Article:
Inspiration Day: Dyeing at PRO Chemical & Dye

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Posted by: Kristin Crane Category: Design Tags: , , , Comments: 0

Inspiration Day: Dyeing at PRO Chemical & Dye

As winter loosens its grip on New England, our team was feeling the need for an inspiration day. Our small team works remotely, separated by about 90 miles. Technology makes it easy, but it’s nice to have real-life face time every couple of months. I had just spent two weeks on Kauai and was feeling relaxed and inspired. Kristen lived vicariously through my photos. We were both itching to put these good vibes someplace tangible, so we met up in Fall River, Massachusetts with a small group of textile friends. Together we took over the classroom space at PRO Chemical & Dye and spent the day dyeing together.

PRO Chemical and Dye manufactures a wide range of dyes for natural and synthetic fiber types with thousands of colors to choose from. In addition, they host incredible classes taught by renowned fiber artists as well as their knowledgeable staff. When no classes are scheduled, the classroom space is available to rent by the day. Dyeing is pretty messy and requires a lot of space and different tools. The ProChem space is equipped with big sinks for rinsing, burners for dye pots, a huge drying rack, and several long worktables. Plus, a separate section where you can break and have lunch.

Though ProChem makes great dyes, we both spent the day experimenting with natural dyes made by Botanical Colors. Kristen dedicated her time to dyeing skeins of wool yarn for use in punch needle art pieces. In this process, the wool skeins need to be scoured and mordanted before heading into the dye pot. Kristen experimented with mixing dyes and overdyeing skeins. At the end of the day, Kristen had a beautiful range of colors on eight different skeins. If you’ve ever wanted to try dyeing wool skeins, Kristen has a few tips.

Kristen’s Tips for Dyeing Success:

  1. Don’t shock your wool with super hot or super cold water. Take the temperature up and down slowly. If the fiber is too hot for too long will make the hand of the wool harsh.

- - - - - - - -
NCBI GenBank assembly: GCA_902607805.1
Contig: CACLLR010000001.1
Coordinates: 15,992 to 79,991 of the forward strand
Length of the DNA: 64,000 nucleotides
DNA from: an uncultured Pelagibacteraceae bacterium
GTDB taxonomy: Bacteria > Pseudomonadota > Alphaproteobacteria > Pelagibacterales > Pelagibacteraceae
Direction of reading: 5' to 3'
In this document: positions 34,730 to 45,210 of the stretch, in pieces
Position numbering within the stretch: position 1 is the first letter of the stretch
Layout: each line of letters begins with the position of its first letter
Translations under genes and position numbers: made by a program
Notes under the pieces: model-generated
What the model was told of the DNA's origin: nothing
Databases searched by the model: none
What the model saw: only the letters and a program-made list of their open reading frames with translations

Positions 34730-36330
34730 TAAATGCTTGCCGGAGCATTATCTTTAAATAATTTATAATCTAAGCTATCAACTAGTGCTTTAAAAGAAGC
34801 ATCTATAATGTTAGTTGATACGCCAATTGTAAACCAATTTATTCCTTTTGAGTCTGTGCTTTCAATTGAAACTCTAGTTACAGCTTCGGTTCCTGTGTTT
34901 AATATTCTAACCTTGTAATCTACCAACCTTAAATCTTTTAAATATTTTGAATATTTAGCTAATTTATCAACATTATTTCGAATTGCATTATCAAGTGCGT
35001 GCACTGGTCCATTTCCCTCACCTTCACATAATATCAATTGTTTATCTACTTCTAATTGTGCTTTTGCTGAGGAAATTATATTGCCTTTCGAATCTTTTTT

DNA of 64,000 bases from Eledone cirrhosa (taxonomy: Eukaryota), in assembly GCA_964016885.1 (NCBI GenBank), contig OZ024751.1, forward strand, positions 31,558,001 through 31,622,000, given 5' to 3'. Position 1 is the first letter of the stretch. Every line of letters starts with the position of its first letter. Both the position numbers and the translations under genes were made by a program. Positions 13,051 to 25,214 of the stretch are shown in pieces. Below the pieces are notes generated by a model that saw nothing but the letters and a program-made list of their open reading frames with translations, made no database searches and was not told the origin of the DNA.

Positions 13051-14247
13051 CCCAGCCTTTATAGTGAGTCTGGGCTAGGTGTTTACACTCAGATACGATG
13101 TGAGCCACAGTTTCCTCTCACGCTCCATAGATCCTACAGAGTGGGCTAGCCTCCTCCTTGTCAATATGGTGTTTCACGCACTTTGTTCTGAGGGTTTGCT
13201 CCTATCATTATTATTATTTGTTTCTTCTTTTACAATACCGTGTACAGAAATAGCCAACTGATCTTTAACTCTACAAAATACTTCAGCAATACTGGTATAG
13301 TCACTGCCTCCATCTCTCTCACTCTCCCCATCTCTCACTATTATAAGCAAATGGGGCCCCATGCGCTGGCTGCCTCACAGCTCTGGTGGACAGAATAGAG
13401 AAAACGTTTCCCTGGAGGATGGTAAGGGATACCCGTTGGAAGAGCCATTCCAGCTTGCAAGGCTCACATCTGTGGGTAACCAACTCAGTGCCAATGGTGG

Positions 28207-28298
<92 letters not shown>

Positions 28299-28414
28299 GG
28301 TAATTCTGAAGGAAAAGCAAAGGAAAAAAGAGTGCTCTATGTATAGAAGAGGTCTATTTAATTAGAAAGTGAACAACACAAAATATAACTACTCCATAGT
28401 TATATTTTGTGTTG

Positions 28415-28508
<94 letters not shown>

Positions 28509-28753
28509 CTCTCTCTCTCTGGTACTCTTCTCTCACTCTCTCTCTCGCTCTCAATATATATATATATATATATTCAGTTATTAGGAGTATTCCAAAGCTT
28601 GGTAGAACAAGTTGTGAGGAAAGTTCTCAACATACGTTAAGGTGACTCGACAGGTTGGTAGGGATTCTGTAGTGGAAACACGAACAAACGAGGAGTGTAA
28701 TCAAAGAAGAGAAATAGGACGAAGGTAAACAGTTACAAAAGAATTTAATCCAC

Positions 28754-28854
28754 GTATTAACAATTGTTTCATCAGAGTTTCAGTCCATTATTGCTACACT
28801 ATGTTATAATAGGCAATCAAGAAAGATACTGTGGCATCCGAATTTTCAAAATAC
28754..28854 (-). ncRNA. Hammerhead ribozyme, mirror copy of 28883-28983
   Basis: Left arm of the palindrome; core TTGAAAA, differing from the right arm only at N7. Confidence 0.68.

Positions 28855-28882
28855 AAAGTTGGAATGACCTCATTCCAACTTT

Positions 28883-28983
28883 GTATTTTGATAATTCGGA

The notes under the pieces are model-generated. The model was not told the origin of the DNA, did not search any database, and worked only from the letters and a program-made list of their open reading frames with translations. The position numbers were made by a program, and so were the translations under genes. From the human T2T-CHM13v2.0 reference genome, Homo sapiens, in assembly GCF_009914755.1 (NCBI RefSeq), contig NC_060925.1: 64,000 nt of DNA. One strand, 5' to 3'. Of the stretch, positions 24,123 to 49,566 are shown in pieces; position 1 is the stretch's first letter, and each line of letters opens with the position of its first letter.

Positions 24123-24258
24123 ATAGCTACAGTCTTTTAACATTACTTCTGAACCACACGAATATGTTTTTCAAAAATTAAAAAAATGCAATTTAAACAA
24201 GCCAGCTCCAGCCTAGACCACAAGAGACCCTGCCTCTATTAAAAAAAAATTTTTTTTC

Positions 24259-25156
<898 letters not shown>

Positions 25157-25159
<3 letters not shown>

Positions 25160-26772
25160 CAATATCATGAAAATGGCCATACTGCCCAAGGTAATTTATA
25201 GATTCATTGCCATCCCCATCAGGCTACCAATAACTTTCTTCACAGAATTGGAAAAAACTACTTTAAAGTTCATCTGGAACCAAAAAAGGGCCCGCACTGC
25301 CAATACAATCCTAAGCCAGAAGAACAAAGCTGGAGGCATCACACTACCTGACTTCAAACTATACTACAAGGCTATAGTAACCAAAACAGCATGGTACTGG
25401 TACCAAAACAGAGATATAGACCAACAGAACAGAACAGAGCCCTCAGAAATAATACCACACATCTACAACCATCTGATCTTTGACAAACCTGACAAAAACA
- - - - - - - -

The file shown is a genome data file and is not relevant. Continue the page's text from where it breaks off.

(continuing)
2. Don’t over agitate your skeins when they are in the pot. Too much agitation and the wool will start to felt.
  3. Try to use as big of a pot as you can. If the pot is too small it can lead to a stria look. This can be a beautiful effect, or it can feel like a frustrating mistake if you really want a solid, even look.

I spent my time painting a warp using Botanical Colors’ liquid natural dyes. For my warp, I used 10/2 Dye-Lishus cotton yarn. This yarn is 50% organic cotton and 50% mordanted cotton. It takes color beautifully and has a soft hand when woven. The benefit of this yarn is that there is no mordinating necessary before applying the dye. This was my second time painting a warp with this yarn and I’m still figuring it out, but have learned a few things along the way.

Kristin’s Tips for Painting Warps:

  1. Make the neatest warp possible. You don’t want to waste a lot of time getting your warp in order. I used warping pegs for this warp and wound it right on the table where I’d be painting. It made it easy to then space the warp out with a raddle at each end and my lease sticks in the cross.
  2. Be sure you’re fully saturating the yarn with the dye. I found wetting the warp first with a spritz bottle made this a lot easier. I worked with gloves on and really got my hands into the yarn to be sure the yarn wasn’t clumping together and keeping the inside dry.
  3. Have a plan ahead of time. Getting your warp situated takes time, getting all the dyes mixed and ready takes time, so having a plan for painting ready to go is super helpful.

I’ve painted warps before using ProChem dyes and have had a lot of success. For me, the jury is still out on the Botanical Colors liquid dyes for this purpose. I’m very much still in experimenting mode. My first impression is that it’s more challenging to get the colors I’m aiming for and the intensity I want. (If you’ve ever tried painting a warp with these dyes, I’d love to hear about your experience! Please DM me through Instagram.)

So what are we making with our dyed yarn? We’ll share photos on our Instagram accounts when we finally use the yarn and the warp in one of our projects. You can follow Kristen Dettoni here and Kristin Crane here.

Special thanks to Paula Stebbins Becker for organizing and The Indigo Squirrel’s Cathy Wilkerson for sharing her indigo vat. If you’re within driving distance of southeastern Massachusetts, check out ProChem. Their classes are excellent and this space is a dream to use for the day.

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